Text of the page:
Real Estate

Abstract Cert. Survey Original Grantee Value Designate
or Tract or Division City or Town Homestead
Lot No. Block or Out Lot
1-2-3 4 (checked) Sunny Slope 4.00 H.S.
Supl 48

From Joseph Cunningtubby Sr. (Written in pencil and lined out)

Poll ________ Total Value of Real Estate 4.00

Value of Personal Property

Grand Total of All Property 4.00

Total Value for State Tax

(Note value of property is admittedly $400, not $4.00)

List of Personal Property

(This portion of form not executed or used)

Value Tax

State

County 2.52

Road Dist. No. 1 .20

School Dist. No. 12 6.00

______

Total $8.72

- - - - - -

State of Texas
County of Bowie

I, Joseph Cunningtubby, do solemnly swear (or affirm) that this inventory rendered by me contains a full, true and complete list of all taxable property owned or held by me in my name for ______ in this county, and personal property not in this county subject to taxation on this county by the laws of this State, on the first day of January, A.D. 1949, and that I have true answers made to all questions propounded to me touching on same, so help me God.

Sign Here - Joseph Cunningtubby Sr

Subscribed and sworn to before me this 5 day of March, 1949.

W.N. McDuffie,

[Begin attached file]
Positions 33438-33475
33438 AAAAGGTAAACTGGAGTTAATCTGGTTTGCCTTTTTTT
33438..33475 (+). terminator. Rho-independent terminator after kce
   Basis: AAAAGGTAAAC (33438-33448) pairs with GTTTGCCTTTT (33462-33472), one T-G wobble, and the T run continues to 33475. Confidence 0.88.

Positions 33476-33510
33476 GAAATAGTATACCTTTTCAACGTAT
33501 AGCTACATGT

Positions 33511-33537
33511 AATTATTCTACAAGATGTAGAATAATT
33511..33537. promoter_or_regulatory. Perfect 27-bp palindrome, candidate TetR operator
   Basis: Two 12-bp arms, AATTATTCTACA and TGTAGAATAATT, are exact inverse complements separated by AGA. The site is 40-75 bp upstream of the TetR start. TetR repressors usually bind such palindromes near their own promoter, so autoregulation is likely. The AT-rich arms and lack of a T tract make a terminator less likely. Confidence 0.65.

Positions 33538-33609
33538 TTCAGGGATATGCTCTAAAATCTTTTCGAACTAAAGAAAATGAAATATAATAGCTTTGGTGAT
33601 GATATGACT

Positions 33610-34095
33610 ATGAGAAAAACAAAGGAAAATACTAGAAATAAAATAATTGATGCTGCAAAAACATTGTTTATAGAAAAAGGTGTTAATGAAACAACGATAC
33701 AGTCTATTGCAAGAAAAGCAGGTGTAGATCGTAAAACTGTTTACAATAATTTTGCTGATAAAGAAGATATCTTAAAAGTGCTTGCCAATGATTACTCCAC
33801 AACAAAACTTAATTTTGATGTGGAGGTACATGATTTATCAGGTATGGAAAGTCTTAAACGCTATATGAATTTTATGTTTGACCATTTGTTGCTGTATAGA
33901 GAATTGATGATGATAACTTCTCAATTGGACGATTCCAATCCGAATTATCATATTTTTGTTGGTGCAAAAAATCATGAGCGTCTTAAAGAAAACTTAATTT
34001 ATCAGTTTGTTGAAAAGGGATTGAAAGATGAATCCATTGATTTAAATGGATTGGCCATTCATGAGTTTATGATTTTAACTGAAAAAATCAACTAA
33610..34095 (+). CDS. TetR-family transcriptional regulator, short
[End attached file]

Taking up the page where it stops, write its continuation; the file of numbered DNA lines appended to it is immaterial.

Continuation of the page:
Assessor and Collector, Bowie County.

By WCS, Deputy (Initialed)

Homestead Oath

State of Texas
County of Bowie

I,______, do solemnly swear (or affirm) that the property designated herein is my Residence homestead; that I do not claim a homestead elsewhere, neither does my spouse claim a homestead elsewhere.

_________________________________

Subscribed and sworn to before me this ____ day of ____, 1949.

W.N. McDuffie

Assessor and Collector, Bowie County

By ______ Deputy

- - - -

(If Unrendered, Assessor Will Fill This Certificate)

I, W.N. McDuffie, Assessor and Collector of Bowie County, do hereby certify that this inventory contains a true and correct list of property subject to taxation in this county for the year or years designated, known as the property of ________ (if owner is unknown, say unknown) which property has not been listed to me for assessment for the year or years designated, and I hereby assess said property for the year or years ____ in compliance with the laws regulating the assessment of unrendered property.

W.N. McDuffie

Assessor and Collector, Bowie County"

This would refute the claim that he was doing so for his son Joseph, Jr.

The pertinent part of the inventory or assessment and affidavit of Mrs. Kunauntubbee reads as follows:

"Defendant's Exhibit `D-2'

Inventory of Property Owner Joseph Cunningtubby

Address Rt 6 Bx 840

and rendered for assessment of Texas for the year 1950 by __________ to W.N. McDuffie, Assessor and Collector of Bowie County, State of Texas.

Real Estate

Abstract Cert. Survey Original Grantee Value Designate